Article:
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Consumption and tax gains attributable to Covid-19 vaccinations in 12 EU countries with low vaccination rates

Cylus, Jonathan ORCID: 0000-0001-8269-1578, Walters, Jessica, McKee, Martin and Cowley, Peter (2023) Consumption and tax gains attributable to Covid-19 vaccinations in 12 EU countries with low vaccination rates. European journal of public health, 33 (2). 228 - 234. ISSN 1464-360X

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Identification Number: 10.1093/eurpub/ckad023

Abstract

BACKGROUND: The Covid-19 pandemic is an economic and a health crisis. Households reduced consumption expenditures as large-scale physical distancing measures, lower disposable incomes and fear of infection when engaging in many types of economic activity took hold. This, in turn, reduced domestic tax revenues at a time when governments were facing increased financial pressures to strengthen and sustain welfare states. METHODS: We developed a simulation model, the Covid-19 Taxination Simulator, to estimate potential economic gains and tax revenues attributable to vaccine rollouts. We apply the model to 12 European Union countries which had low vaccination rates at the beginning of 2022. RESULTS: The highest growth in aggregate personal consumption expenditure attributable to Covid-19 vaccines administered as of January 2022 is in Greece (10.8%), Slovenia (8.6%) and Czechia (8.6%), while the lowest is in Bulgaria (2.2%) and Slovakia (2.1%). If countries had vaccinated 85% of their adult population, the largest gains in consumption tax revenues would be expected in Romania (830 million Euros) and Poland (738 million Euros). Consumption tax revenues generated by meeting the 85% of the adult population target would, on their own, be large enough to fully cover the costs of expanding the vaccine rollout itself in Estonia, Latvia, Slovenia, Croatia, Czechia, Hungary and Greece. CONCLUSION: Covid-19 vaccination rollouts not only save lives and relieve pressures on health systems, they also support economic growth and generate additional tax revenues. These revenues can partially offset the costs of vaccines programmes themselves.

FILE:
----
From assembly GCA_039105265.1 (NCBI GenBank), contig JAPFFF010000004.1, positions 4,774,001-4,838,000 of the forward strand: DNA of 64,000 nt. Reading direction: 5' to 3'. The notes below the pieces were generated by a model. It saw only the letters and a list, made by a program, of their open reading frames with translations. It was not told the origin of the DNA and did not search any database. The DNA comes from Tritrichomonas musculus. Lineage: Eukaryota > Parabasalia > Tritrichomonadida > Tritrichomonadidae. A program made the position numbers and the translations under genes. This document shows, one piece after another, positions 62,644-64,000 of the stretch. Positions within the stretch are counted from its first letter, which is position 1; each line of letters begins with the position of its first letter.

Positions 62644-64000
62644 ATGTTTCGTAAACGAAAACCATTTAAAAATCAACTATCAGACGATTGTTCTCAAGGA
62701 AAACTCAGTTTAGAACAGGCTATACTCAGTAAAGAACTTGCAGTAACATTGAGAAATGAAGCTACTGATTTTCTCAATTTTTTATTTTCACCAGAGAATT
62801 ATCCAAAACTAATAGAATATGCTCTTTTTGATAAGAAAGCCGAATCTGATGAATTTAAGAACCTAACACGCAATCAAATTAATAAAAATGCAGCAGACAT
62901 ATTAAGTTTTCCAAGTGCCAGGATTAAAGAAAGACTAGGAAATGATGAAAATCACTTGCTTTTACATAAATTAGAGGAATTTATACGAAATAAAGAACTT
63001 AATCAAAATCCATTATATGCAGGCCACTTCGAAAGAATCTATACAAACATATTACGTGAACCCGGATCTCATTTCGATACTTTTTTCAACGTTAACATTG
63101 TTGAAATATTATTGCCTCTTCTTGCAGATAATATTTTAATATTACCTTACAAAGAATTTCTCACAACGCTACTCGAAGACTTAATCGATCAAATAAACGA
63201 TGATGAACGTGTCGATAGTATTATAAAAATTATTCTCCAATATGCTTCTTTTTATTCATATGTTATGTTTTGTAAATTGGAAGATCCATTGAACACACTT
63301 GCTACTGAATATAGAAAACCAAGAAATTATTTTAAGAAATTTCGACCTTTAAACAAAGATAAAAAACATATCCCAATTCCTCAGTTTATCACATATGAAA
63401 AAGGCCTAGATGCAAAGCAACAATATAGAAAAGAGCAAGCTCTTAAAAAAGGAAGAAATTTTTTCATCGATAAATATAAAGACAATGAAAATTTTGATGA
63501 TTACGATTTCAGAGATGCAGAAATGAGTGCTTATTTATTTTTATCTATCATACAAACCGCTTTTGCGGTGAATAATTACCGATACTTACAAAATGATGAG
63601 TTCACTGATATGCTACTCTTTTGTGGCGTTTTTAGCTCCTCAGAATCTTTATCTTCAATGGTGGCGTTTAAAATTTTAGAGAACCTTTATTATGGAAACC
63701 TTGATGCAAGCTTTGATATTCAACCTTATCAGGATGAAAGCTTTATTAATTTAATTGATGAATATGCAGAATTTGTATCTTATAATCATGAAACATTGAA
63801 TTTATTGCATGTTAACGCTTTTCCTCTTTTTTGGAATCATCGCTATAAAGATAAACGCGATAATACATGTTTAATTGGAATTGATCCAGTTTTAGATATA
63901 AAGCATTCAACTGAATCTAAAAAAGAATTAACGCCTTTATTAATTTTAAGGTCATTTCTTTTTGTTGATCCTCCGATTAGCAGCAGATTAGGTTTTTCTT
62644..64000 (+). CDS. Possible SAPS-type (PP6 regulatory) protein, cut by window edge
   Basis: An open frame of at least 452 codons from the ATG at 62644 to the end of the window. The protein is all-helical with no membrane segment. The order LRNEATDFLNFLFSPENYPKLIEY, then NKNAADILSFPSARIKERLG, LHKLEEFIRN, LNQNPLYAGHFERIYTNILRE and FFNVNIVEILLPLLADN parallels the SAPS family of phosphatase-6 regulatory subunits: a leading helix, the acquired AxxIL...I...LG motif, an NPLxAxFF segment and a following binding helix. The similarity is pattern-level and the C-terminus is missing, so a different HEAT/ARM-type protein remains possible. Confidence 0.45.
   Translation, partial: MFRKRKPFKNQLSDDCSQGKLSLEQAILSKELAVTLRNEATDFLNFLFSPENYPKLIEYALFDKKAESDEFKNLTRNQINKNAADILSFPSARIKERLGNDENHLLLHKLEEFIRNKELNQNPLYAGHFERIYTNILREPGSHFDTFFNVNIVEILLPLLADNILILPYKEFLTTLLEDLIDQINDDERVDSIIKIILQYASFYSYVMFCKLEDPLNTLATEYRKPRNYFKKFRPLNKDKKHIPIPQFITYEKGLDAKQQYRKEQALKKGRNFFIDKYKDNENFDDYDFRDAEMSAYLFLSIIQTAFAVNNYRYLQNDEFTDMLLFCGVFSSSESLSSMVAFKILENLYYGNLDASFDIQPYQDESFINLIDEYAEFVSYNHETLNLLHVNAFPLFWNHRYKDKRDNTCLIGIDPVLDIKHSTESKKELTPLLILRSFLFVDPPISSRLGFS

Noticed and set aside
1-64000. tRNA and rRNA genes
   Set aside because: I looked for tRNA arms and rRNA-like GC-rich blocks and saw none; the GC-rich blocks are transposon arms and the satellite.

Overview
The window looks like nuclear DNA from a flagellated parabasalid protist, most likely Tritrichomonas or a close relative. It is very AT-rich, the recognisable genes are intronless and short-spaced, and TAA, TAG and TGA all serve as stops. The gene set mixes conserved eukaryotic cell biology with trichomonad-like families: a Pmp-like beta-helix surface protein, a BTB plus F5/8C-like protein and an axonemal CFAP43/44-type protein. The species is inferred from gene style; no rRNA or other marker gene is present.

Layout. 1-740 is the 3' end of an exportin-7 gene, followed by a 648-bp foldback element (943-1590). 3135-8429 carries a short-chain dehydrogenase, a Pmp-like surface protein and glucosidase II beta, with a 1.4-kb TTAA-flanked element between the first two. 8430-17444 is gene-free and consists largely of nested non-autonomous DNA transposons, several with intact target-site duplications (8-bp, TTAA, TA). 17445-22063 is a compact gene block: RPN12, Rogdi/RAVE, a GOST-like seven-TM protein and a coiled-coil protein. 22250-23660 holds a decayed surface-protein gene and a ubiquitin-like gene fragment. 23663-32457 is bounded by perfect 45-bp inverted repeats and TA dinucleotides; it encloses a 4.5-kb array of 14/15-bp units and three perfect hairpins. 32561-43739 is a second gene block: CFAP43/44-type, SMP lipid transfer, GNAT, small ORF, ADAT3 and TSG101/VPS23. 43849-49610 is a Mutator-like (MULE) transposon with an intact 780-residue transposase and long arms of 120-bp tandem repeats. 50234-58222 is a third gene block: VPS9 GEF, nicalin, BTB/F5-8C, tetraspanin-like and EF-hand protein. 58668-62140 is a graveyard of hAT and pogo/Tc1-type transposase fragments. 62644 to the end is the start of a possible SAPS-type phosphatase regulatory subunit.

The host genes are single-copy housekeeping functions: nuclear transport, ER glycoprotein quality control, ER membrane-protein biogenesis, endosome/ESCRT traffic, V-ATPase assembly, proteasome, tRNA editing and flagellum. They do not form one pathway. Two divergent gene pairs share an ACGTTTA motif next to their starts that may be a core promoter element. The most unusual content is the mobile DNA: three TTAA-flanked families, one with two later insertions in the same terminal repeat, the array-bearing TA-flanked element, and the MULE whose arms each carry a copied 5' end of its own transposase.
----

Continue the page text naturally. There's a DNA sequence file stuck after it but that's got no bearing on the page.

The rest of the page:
Item Type: Article
Official URL: https://academic.oup.com/eurpub
Additional Information: © 2023 The Authors
Divisions: European Observatory on Health Systems
LSE Health
Subjects: R Medicine > RA Public aspects of medicine > RA0421 Public health. Hygiene. Preventive Medicine
H Social Sciences > HV Social pathology. Social and public welfare. Criminology
H Social Sciences > HJ Public Finance
JEL classification: D - Microeconomics > D1 - Household Behavior and Family Economics > D10 - General
I - Health, Education, and Welfare > I1 - Health > I18 - Government Policy; Regulation; Public Health
Date Deposited: 18 Apr 2023 14:03
Last Modified: 27 Feb 2024 22:15
URI: http://eprints.lse.ac.uk/id/eprint/118659

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